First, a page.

A section of the St. Francis Dam, known as the "tombstone," remained standing after the dam broke on the night of
March 12, 1928. To the consternation and embarrassment of Los Angeles water officials, it became a tourist attraction.
In May 1929, more than a year later, it was dynamited into oblivion after an adventurous young man fell from the top of it and died.
The line of cars and people at far left attest to the disaster's attraction among tourists.
North-facing photograph shot by Hetta Laurena Carter a few weeks after the dam break. A hand-written notation
on the print reads, "285 ft." We don't know what that means; perhaps the Carter was standing 285 feet away from (south of) the tombstone.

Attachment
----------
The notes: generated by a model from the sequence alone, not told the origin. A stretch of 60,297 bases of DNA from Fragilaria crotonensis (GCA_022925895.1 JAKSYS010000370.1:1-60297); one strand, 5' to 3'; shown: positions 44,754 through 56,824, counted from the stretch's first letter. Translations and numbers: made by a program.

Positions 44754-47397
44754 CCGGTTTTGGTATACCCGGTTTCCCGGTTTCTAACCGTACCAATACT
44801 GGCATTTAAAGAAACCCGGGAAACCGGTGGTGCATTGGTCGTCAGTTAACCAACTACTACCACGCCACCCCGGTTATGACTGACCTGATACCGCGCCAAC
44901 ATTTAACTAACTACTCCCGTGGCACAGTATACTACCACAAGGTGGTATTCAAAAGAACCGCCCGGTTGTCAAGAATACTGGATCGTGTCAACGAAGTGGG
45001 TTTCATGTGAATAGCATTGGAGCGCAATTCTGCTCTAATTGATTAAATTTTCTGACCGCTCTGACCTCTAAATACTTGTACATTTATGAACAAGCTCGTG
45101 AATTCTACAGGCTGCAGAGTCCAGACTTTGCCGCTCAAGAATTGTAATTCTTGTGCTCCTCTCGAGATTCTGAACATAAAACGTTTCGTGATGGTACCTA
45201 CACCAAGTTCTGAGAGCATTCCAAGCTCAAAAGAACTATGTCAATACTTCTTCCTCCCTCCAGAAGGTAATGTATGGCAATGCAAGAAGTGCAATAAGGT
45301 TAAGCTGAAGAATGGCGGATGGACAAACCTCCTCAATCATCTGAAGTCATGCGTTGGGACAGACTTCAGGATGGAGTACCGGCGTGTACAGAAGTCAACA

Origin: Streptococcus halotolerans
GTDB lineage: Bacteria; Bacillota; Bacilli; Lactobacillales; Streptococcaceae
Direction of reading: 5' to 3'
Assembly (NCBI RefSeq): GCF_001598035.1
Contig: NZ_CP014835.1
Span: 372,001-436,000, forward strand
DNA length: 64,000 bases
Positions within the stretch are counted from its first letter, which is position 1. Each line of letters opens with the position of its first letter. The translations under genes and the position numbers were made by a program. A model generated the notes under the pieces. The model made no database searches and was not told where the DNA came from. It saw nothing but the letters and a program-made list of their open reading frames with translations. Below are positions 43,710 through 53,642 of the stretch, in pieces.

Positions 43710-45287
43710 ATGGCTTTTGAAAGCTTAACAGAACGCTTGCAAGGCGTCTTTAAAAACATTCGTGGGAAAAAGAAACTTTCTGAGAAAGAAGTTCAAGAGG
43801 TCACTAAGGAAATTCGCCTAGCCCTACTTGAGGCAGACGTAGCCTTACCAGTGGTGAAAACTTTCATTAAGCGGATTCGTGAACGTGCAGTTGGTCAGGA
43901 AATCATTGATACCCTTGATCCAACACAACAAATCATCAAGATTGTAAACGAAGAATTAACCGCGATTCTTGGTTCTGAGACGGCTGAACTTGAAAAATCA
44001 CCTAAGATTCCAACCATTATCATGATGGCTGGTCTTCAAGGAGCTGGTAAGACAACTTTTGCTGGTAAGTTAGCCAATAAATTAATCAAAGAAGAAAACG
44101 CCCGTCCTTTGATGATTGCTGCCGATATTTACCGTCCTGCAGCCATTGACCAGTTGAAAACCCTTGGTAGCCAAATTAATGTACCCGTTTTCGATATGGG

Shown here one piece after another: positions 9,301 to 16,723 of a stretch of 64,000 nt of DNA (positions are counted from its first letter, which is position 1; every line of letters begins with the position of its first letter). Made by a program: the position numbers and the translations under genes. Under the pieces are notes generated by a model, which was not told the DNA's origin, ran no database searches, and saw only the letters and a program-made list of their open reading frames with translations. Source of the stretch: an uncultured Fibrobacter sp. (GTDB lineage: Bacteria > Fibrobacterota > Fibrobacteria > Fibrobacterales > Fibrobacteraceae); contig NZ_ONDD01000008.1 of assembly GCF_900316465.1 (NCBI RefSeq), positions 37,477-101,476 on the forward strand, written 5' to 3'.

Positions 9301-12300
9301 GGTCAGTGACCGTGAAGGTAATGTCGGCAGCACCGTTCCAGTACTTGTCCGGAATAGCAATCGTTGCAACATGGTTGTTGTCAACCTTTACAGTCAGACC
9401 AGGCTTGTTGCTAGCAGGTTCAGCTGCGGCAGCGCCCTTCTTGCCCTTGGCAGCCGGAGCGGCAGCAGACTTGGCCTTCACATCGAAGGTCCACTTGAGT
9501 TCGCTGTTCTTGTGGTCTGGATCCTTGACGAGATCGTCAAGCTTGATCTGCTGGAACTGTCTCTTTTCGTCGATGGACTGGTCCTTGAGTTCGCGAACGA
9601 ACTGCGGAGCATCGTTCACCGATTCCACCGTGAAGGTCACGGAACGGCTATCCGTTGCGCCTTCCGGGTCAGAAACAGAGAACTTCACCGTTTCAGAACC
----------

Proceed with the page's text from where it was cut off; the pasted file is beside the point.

See a similar photograph here.
Further reading: Failing St. Francis: Water Pressure or Political Pressure?
Construction on the 600-foot-long, 185-foot-high St. Francis Dam started in August 1924. With a 12.5-billion-gallon capacity, the reservoir began to fill with water on March 1, 1926. It was completed two months later.
At 11:57:30 p.m. on March 12, 1928, the dam failed, sending a 180-foot-high wall of water crashing down San Francisquito Canyon. An estimated 411 people lay dead by the time the floodwaters reached the Pacific Ocean south of Ventura 5½ hours later.
It was the second-worst disaster in California history, after the great San Francisco earthquake and fire of 1906, in terms of lives lost — and America's worst civil engineering failure of the 20th Century.